Issue #158 - Improving Neural Machine Translation by Bidirectional Training

Dr. Patrik Lambert
25 Nov 2021
5 minute read
Issue #158 - Improving Neural Machine Translation by Bidirectional Training


When learning a foreign language, it may be useful for humans to have examples both from their native language into the foreign one and from the foreign language into their native one. However, this type of information is not used by current neural machine translation (MT) training pipelines. Today we take a look at a paper from Ding et al. (2021) that uses bidirectional training data to initialize a unidirectional neural MT engine. 


The bidirectional training corpus is obtained by swapping the source and target sentences of a parallel corpus, and appending the swapped data to the original. In order to capture cross-lingual properties, the training is first performed with the bidirectional data for a third of the total steps. Then, to ensure that the model is correctly trained in the required direction, the training is continued for the rest of the steps on the unidirectional corpus. This approach is named by the authors as Bidirectional training (BiT). 


The impact of the proposed approach on neural MT quality is assessed on five translation datasets from IWSLT and WMT shared tasks, ranging from 140,000 to 28 million segments. The experiments are performed in both directions: English<>Spanish, English<>Romanian, English<>Swedish, and English<>German (with 4.5 and 28 million examples). Experiments are also performed on more distant language pairs: English<>Chinese (WMT17, 20 million segments) and Japanese>English (WAT17, 2 million segments). Finally, BiT is evaluated on very low-resourced settings (WMT19 English-Gujurati). 

The baseline model is a Transformer Big model, or Transformer Base for WMT German-English with 4.5 million segments and English-Romanian engines.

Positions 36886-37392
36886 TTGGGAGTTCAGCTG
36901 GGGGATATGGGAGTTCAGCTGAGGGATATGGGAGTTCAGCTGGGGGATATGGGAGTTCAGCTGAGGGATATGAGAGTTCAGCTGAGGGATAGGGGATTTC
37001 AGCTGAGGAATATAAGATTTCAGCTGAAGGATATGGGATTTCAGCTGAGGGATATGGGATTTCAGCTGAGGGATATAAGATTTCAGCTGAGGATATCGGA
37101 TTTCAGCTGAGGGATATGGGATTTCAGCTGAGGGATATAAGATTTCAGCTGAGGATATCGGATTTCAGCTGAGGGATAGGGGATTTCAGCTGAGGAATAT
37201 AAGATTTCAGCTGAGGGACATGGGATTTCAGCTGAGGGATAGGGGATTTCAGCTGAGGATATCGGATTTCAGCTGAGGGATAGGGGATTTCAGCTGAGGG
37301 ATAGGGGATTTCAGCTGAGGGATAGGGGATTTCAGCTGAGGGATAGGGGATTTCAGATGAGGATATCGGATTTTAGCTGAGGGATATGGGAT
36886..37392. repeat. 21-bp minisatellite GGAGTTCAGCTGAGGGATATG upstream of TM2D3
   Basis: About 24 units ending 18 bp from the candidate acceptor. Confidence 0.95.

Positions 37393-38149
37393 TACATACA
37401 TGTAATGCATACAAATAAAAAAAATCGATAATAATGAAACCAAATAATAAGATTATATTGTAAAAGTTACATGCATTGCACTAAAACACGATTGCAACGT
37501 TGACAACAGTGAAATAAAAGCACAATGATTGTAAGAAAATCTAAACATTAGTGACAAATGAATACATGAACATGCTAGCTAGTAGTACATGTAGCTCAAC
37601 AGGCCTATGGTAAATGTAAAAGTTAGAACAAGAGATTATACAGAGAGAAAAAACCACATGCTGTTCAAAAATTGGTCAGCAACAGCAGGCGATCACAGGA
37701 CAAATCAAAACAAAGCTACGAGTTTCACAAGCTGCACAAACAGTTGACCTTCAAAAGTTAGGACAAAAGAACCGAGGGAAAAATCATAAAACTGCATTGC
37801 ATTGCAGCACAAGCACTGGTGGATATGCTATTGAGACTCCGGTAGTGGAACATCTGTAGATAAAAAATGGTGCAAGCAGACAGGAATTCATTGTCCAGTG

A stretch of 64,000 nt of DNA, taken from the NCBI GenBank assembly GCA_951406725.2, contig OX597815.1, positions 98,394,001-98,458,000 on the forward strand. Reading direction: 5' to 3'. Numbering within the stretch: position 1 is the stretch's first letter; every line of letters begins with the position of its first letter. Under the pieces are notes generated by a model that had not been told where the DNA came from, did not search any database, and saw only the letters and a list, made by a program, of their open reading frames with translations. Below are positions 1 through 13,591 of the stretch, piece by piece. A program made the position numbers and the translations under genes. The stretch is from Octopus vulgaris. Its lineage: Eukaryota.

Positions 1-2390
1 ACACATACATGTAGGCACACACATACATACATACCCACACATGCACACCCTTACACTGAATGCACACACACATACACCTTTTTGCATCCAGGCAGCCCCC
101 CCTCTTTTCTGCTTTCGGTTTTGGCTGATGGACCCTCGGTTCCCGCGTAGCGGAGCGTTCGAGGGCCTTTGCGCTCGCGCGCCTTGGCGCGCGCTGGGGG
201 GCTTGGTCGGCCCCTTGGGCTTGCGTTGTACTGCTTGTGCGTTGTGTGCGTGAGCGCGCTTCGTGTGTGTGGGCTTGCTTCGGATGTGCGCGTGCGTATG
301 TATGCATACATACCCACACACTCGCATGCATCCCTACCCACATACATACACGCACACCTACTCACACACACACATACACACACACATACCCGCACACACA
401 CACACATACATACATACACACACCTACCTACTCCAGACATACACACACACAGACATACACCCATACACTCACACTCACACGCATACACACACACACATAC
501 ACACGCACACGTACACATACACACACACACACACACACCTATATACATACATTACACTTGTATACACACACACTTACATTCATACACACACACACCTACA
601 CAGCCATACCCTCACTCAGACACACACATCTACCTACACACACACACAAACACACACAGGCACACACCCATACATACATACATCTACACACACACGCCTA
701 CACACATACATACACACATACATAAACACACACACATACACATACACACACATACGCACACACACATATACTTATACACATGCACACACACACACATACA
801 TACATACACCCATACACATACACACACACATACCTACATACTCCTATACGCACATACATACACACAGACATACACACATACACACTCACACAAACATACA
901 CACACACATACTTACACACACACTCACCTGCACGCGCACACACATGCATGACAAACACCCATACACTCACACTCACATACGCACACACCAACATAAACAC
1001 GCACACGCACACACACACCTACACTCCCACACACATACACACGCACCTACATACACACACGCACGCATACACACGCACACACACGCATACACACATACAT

The pretraining for the first third of the total steps on the bidirectional corpus yields an improvement in BLEU score in all data sets and all translation directions, of 1.1 points on average. This improvement is significant with a p-value < 0.001 in 7 cases, and with a p-value < 0.005 in the other 3 cases. Unfortunately, only an evaluation based on BLEU score is performed. 

Interestingly, the bidirectional corpus pre-training can be used for both translation directions. For example, the model obtained by training on the bidirectional corpus for the German → English direction can also be used to tune the reverse direction (English → German). 

Results on more distant language pairs, such as Chinese-English or Japanese-English, also show a BLEU score improvement in all cases. The average improvement is 0.9 BLEU. 

Positive results are also obtained on the low-resourced setting, with the English-Gujurati language pair. Although back-translation is not able to achieve any improvement over the baseline in this setting, BiT does. Furthermore, back-translation achieves improvement over the baseline+BiT model. 

The bidirectional training approach is also combined with other popular data manipulation approaches, namely back-translation, knowledge distillation and data diversification (data diversification consists of applying back-translation and knowledge distillation on the parallel corpus). Combined with these approaches, bidirectional training still yields BLEU score improvements. 

Finally, the authors claim that bidirectional training also improves word alignment, which is extracted from the attention layers. Thanks to bidirectional training, the precision is improved by 3.4% and the recall by 2.2%. The intuition behind this is that bidirectional training encourages self-attention to learn bilingual agreement. 

In summary 

Ding et al. (2021) propose a very simple approach in which a neural MT model is pretrained on a bidirectional corpus, and the training is continued on the unidirectional corpus. The bidirectional corpus consists of, on one side, the source segment to which the target segment is appended; on the other side, the target segment to which the source segment is appended. This approach achieves consistent and significant BLEU score improvements in a variety of language pairs and settings, including low and high-resourced pairs and combinations with backtranslation and/or knowledge distillation. Furthermore, word alignment is also improved.